HOUSTON -- America has a golden opportunity with its surging oil production that should not be squandered, Sen. Lisa Murkowski (R-Alaska) said in her keynote address at the 33rd annual IHS CERAWeek in Houston.

The U.S. needs to reorient its energy policies for a new century, including allowing export of condensate and crude oil, she said. She offered a roadmap to allow this, and said if the president doesn’t act, she is prepared to introduce legislation.

The senator has already taken several actions. Last year she released an energy white paper, Energy 20/20, on the future of American energy policy. It covered a wide array of policies and topics. She also released three related white papers on LNG, broader energy exports and electric reliability. She intends to release another one soon on the link between energy and water.

Now, she is doing more. In a year of midterm elections and congressional inaction, Murkowski said she thinks President Obama must act. “Legislation may be required if the president is unwilling to lead on this issue – and I am fully prepared to go down that route if necessary – but let there be no doubt that there is a clear path forward here.”

In January she released a white paper calling for exports. “I laid out the case for why we need to renovate the architecture of the U.S. energy trade. We have substantial opportunities for exports of coal, petroleum products, natural gas, natural gas liquids, renewable technology, nuclear technology and even -- as you all well know -- crude oil.

“I have called for lifting the de facto prohibition on crude oil exports as a pre-emptive measure. We need to lift it to prevent future losses of production and jobs when our trade restrictions inevitably collide with the surge in light tight oil and condensate production we are seeing in places like the Eagle Ford. The conversation I hoped to help frame with my white paper, A Signal to the World, is well underway.”

This is the year that think tanks and research institutions examine the possibility of crude exports and the potential ramifications, Murkowski said. “Working groups are assembling, writing papers, crunching numbers. And that’s a good thing.”

“The economics are clear: exports stimulate production, which increases global oil supply, which decreases global oil prices, which decreases global petroleum product prices. In other words, all things being equal, lifting the ban will help consumers.”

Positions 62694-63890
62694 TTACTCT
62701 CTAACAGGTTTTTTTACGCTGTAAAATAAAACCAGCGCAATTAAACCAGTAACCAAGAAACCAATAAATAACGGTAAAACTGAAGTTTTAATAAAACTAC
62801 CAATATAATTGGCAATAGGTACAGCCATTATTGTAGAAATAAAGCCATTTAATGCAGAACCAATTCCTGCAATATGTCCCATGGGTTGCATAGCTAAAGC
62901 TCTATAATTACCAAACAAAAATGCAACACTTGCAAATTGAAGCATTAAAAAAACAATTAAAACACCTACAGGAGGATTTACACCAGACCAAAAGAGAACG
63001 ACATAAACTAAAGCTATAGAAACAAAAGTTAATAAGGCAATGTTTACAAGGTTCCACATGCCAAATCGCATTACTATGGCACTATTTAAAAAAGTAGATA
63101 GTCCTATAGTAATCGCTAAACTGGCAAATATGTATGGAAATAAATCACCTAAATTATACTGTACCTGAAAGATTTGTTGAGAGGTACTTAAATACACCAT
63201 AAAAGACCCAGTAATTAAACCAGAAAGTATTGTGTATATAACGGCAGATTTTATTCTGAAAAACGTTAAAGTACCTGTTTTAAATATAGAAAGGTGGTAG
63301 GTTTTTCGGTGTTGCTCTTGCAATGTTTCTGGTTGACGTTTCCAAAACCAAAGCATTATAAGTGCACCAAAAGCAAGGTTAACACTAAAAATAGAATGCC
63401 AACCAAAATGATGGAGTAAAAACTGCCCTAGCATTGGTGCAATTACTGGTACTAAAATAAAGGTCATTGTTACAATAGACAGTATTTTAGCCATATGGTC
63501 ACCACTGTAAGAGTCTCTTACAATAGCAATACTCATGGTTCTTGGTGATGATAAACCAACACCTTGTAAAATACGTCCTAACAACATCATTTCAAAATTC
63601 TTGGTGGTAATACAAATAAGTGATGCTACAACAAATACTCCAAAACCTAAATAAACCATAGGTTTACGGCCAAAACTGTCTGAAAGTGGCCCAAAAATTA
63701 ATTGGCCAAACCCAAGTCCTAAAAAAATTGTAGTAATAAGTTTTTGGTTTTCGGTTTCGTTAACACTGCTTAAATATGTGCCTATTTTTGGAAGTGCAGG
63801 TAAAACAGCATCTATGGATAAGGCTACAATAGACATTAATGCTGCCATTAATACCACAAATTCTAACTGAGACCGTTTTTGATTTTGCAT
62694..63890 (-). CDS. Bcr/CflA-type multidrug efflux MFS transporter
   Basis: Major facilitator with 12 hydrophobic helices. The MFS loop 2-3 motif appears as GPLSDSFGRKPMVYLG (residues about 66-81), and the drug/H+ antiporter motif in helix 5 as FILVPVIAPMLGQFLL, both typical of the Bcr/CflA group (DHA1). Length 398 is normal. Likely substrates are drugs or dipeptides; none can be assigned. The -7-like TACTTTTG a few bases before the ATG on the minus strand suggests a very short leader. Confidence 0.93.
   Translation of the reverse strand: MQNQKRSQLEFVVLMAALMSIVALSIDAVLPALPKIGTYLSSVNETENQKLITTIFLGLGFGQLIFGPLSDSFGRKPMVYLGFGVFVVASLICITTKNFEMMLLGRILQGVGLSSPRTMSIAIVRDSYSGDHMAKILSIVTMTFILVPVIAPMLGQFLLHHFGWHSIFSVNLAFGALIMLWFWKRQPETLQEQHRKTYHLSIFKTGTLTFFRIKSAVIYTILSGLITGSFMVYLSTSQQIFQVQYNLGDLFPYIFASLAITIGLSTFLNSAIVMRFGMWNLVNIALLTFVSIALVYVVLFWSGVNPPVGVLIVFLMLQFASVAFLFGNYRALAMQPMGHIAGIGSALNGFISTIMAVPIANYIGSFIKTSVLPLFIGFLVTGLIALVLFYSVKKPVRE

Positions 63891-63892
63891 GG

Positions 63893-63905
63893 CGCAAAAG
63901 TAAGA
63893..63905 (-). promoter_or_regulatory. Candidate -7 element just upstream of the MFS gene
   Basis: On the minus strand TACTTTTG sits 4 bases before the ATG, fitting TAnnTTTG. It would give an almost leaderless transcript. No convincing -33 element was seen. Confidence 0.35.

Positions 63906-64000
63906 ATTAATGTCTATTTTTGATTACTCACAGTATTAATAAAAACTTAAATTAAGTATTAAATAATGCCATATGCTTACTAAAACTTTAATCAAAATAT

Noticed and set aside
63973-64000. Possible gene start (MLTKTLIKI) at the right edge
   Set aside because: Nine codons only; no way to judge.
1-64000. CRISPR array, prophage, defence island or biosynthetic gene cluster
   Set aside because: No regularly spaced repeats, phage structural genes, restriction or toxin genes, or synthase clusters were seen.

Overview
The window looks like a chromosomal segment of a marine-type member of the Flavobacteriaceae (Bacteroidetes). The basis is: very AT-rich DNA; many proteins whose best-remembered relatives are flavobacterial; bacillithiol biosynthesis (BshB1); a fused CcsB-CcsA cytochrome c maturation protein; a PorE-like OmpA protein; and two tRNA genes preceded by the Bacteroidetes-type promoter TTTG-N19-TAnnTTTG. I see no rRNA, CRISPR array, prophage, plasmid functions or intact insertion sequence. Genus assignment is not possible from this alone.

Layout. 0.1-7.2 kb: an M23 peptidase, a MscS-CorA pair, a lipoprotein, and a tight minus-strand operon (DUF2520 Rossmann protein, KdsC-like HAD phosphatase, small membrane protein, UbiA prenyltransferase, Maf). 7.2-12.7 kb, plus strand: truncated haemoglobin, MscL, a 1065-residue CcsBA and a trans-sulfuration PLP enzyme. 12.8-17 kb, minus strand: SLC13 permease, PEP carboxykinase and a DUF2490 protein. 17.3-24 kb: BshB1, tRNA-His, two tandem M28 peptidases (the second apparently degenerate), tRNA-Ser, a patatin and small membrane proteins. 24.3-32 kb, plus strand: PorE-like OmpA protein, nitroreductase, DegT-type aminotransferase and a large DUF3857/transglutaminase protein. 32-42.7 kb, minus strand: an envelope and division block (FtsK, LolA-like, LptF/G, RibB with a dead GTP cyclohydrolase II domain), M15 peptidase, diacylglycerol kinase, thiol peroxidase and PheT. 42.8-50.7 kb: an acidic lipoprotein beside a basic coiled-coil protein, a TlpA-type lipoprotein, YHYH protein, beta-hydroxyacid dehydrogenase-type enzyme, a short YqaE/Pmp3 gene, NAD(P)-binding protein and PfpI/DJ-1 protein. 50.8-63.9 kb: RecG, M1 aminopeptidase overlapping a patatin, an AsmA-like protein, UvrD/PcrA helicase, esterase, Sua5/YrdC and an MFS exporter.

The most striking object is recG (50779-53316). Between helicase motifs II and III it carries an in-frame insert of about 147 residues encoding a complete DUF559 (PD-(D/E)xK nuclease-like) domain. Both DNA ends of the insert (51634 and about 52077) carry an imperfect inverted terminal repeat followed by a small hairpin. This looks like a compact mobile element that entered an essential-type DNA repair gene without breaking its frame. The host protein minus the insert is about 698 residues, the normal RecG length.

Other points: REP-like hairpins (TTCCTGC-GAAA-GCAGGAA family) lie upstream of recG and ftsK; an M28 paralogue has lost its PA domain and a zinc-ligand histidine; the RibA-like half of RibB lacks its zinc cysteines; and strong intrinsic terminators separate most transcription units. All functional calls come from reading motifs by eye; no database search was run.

At CERAWeek, following her call to action in January, she offered a new roadmap for modernizing crude oil export regulations. First, she said Congress and the president have the power under existing law to clarify and modify regulations to allow condensate to be exported.

“These extremely light hydrocarbons are subject to some of the most convoluted regulations I’ve ever come across. The same chemical composition is treated differently based on whether it comes out of the ground or out of a processing plant. It boggles the mind. There needs to be an immediate rationalization of policies that treat two similar if not identical chemical compounds in two very different if not completely contradictory ways.

Second, she is asking the Energy Information Administration (EIA) to analyze the potential impacts of exports of crude oil. However, she said, “A mammoth multivolume, static, stand-alone study isn’t the way to go for something as fast moving as the evolving crude oil market. We need information, not excuses for inaction.”

Third, she will ask for a national interest determination by the president. “This would be more efficient than free-trade agreements, more likely than congressional action, and a perfect fit for a positive ‘year of action.’ ”

Finally, she said, “I am releasing a report through the Senate Energy Committee website that reprints a series of hard-to-find presidential findings and Commerce Department rulemakings -- specifically on the subject of authorizing crude exports -- stretching all the way back to 1981. Past is precedent, and I certainly hope it is prologue.”

Murkowski reminded the audience that exports mean more revenue and jobs, and they add supply to a tight market, providing “greater stability that benefits consuming and producing nations alike.”

“In the end, the conclusion I came to a year ago remains the same today. We cannot squander the golden opportunity that technology, geology, providence, and true American grit have bestowed upon us. So as this week continues, I encourage you to consider ways to keep energy affordable and to increase access to federal lands and markets around the world. If we are successful, we will help not only this country but also many others around the world.”